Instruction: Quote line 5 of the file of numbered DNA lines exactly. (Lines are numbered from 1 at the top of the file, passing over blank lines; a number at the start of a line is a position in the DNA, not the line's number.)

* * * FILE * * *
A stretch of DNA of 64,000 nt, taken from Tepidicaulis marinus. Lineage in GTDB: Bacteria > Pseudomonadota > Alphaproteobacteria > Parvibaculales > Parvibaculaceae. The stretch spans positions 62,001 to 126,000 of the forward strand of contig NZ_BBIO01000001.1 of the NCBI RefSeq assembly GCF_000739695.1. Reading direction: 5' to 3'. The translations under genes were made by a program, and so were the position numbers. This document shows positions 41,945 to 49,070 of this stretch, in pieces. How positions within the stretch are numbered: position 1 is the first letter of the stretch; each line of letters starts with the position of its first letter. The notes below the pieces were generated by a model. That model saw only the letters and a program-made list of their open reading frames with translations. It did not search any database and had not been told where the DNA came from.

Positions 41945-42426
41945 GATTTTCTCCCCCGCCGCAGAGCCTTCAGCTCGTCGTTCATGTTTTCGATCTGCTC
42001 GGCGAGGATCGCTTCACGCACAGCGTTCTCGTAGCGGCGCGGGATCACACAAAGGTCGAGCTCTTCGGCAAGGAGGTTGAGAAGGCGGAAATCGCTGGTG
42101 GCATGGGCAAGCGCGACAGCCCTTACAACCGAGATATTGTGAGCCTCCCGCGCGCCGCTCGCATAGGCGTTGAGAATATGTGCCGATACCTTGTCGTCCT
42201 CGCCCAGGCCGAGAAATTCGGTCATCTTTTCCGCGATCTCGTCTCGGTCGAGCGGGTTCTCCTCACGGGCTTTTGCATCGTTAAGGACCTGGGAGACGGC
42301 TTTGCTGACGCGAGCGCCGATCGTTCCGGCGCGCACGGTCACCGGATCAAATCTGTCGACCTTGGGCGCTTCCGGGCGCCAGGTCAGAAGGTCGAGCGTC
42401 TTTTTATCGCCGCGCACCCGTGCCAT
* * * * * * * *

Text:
42101 GCATGGGCAAGCGCGACAGCCCTTACAACCGAGATATTGTGAGCCTCCCGCGCGCCGCTCGCATAGGCGTTGAGAATATGTGCCGATACCTTGTCGTCCT